Niti Aayog proposes separate regulator for
The ministry had issued a draft notification saying that all
medical devices would come under the category of drugs from December 1 and would
be regulated under the Drugs & Cosmetics Act.
NEW DELHI: Government think tank Niti Aayog has rejected the
health ministry’s proposal to bring medical devices under the Central Drugs
Standard Control Organisation (CDSCO), saying the body does not have the
required expertise. People aware of the matter said the Aayog has instead moved
a draft Bill proposing that medical devices be governed by a separate regulator.
Earlier this month, the ministry had issued a draft
notification saying that all medical devices would come under the category of
drugs from December 1 and would be regulated under the Drugs & Cosmetics Act.
A senior official confirmed to ET that there is some support
for Niti Aayog’s view in the government that it is inappropriate to allow CDSCO
to regulate medical devices as they have expertise in pharmacy/chemicals and not
People familiar with the development told ET that the Aayog
has floated a draft Bill to regulate over 6,000 bio medical devices in the
“The Bill proposes a separate regulator for medical devices
on the lines of the Food Safety and Standards Authority of India (FSSAI), an
autonomous body under the health ministry,” one of the persons cited earlier
said, requesting not to be named.
In India, only 23 categories of medical devices are regulated
under the Drugs and Cosmetics (D&C) Act. The ministry’s notification said all
medical devices will be brought under regulation in a phased manner.
It has proposed seven categories of devices intended for use
in human beings or animals as drugs with effect from December 1, 2019, while
ultrasound equipment would be treated as drugs from November 1, 2020.
“Ministry of health should clearly define that its current
regulations to define devices as drugs and their regulation by CDSCO is a
temporary measure till a separate medical devices law and a competent regulatory
authority is formed as devices are not drugs,” Rajiv Nath, forum coordinator of
the Association of Indian Medical Devices Industry said.
India’s medical devices market is the fourth largest in Asia
- after Japan, China and South Korea–at over $10 billion and is projected to
grow to $50 billion by 2025.
India Wooing Japanese Medical Device Firms
to Cut Reliance on US
The government is exploring all possibilities to attract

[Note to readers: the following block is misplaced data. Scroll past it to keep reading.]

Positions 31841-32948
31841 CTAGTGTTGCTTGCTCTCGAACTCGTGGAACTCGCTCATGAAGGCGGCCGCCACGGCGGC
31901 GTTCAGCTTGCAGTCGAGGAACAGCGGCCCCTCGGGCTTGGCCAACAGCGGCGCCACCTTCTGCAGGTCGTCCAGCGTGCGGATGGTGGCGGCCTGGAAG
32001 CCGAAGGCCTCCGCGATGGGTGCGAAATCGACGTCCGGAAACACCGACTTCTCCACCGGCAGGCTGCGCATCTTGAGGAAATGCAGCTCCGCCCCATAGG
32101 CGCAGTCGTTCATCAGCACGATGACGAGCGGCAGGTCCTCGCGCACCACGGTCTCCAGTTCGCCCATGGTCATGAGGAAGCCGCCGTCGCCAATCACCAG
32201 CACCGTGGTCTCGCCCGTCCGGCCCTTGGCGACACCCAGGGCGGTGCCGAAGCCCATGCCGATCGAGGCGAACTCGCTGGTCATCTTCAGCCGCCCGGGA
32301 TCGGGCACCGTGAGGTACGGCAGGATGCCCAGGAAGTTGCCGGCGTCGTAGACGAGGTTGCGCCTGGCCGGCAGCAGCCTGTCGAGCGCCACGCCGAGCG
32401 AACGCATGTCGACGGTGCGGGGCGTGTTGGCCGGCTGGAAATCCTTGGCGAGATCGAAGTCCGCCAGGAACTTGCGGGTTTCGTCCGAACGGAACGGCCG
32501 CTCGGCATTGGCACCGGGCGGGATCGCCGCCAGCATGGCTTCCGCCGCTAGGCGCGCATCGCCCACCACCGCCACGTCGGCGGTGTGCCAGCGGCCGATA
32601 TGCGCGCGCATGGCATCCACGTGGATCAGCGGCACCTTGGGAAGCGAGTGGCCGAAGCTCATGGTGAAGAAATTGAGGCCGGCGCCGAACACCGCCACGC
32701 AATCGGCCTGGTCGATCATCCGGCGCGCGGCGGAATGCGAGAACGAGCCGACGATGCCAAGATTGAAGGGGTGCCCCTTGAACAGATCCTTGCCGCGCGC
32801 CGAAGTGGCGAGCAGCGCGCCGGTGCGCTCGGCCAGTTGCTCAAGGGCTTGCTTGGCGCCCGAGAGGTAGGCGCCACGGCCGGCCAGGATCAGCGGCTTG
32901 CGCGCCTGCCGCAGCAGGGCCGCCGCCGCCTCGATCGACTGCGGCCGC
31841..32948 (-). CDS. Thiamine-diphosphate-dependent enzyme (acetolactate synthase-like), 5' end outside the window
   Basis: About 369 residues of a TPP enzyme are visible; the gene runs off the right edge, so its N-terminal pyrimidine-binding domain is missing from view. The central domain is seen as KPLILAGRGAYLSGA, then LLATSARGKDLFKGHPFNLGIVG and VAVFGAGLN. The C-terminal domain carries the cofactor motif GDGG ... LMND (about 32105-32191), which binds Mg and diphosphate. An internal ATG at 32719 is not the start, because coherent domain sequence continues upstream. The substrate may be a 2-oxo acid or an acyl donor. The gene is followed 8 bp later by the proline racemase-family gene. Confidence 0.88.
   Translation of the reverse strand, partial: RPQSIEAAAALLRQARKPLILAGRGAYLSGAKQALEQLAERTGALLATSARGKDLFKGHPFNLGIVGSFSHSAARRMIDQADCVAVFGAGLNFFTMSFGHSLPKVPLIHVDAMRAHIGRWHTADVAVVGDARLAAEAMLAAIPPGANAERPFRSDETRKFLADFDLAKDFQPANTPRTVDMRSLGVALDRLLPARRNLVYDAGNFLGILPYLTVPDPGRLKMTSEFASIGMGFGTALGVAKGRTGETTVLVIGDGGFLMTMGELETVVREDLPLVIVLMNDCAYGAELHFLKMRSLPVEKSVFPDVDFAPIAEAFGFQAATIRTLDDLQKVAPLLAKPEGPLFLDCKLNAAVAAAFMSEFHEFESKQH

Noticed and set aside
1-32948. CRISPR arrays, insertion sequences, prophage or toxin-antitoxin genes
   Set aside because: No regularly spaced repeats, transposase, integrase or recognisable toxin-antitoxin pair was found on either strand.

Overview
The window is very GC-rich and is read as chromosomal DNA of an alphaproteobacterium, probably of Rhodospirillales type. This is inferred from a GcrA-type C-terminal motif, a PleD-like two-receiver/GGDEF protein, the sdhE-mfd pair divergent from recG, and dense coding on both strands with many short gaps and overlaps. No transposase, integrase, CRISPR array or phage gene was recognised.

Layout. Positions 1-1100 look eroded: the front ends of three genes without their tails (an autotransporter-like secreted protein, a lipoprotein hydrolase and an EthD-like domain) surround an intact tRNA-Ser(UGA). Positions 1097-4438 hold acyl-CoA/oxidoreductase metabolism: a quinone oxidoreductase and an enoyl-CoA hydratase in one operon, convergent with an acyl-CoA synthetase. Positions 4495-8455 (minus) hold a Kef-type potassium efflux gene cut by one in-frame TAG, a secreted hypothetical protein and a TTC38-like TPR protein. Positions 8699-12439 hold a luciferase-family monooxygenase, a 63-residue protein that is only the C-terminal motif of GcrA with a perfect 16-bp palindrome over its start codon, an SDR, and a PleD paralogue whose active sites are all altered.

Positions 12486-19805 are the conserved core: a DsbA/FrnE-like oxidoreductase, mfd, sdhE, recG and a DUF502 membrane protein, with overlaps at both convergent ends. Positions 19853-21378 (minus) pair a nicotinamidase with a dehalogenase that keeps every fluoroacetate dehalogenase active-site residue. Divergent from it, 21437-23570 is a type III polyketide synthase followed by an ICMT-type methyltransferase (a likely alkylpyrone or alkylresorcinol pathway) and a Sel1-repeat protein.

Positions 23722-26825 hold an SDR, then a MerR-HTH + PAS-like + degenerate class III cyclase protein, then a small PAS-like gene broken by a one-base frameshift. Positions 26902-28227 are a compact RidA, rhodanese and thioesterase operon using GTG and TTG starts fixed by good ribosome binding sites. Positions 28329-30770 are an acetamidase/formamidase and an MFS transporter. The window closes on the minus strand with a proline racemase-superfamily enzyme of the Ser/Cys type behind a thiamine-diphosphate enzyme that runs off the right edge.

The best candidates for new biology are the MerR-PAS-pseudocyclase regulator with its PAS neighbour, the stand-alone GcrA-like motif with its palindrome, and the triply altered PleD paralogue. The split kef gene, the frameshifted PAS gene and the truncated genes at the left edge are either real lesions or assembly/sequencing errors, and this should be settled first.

Japanese investment in India’s medical devices sector, a move which is likely to
reduce the country’s dependence on US manufacturers.
Price curbs imposed on medical devices have irked US
companies and become a key trade issue between Washington and New Delhi. Even as
the US is sparring with India over this, the focus is now on fast-tracking
investments from other countries, especially Japan, said people who are part of
PD Vaghela, the secretary at the Department of
Pharmaceuticals under the Ministry of Chemicals and Fertilisers, held a
high-level meeting with industry executives and government officials to discuss
the current status of investments in medical devices, how to maximise Japanese
investments and the regulatory issues. Representatives of Japanese companies
like Omron Healthcare, Teremo Corp, Shimadzu Corp, Sysmex Corp, Horiba India,
HitachiNSE -1.18 % India, Toshiba, CuraNSE 0.00 % Healthcare and the Japan
Federation of Medical Devices Association, and the first secretary at the
Embassy of Japan in India attended the November 8 meeting.
Officials from the Ministry of Health, Department of
Promotion of Industry and Internal Trade, Drug Controller General of India, and
representatives from the CII, Ficci, Andhra Pradesh Medtech Zone and the
Association of Indian Medical Device Industry (AiMed) were also present.
“Top government and industry representatives from Japanese
companies and India deliberated various ways of strengthening the partnership
between both countries,” said a person.
While Japanese brands have been household names in India for
cameras, TVs and automobiles, the US remains the largest exporter of medical
devices to India, followed by Germany, China, Singapore and the Netherlands.
The government is now looking at enhanced cooperation from
Japanese investors to strengthen the domestic capacity of medical devices.
“Economic relations between India and Japan have vast
potential for growth, given the similarities that exist between the two
countries. Vision 2025 outlined by both countries aims to strengthen Indo-Japan
relations by synergising business partnerships, facilitating investments and
creating an empowering environment in India for Japanese investments. The
meeting was held in view of that,” said a senior government official.
India’s medical device market is projected to grow to $50
billion by 2025 from $10 billion now. It is the fourth largest in Asia, after
Japan, China and South Korea. Currently, India has 750-800 medical device
manufacturers, with an average investment of Rs 170-200 million and an average
turnover of Rs 450-500 million. While India allows 100% foreign direct
investment in medical devices on the automatic route, investors have been wary
due to the current regulatory environment.
India’s decision to slash prices of coronary stents by 85% in
2017 and then capping the prices of knee implants affected US exports, US trade
representative had said in 2018.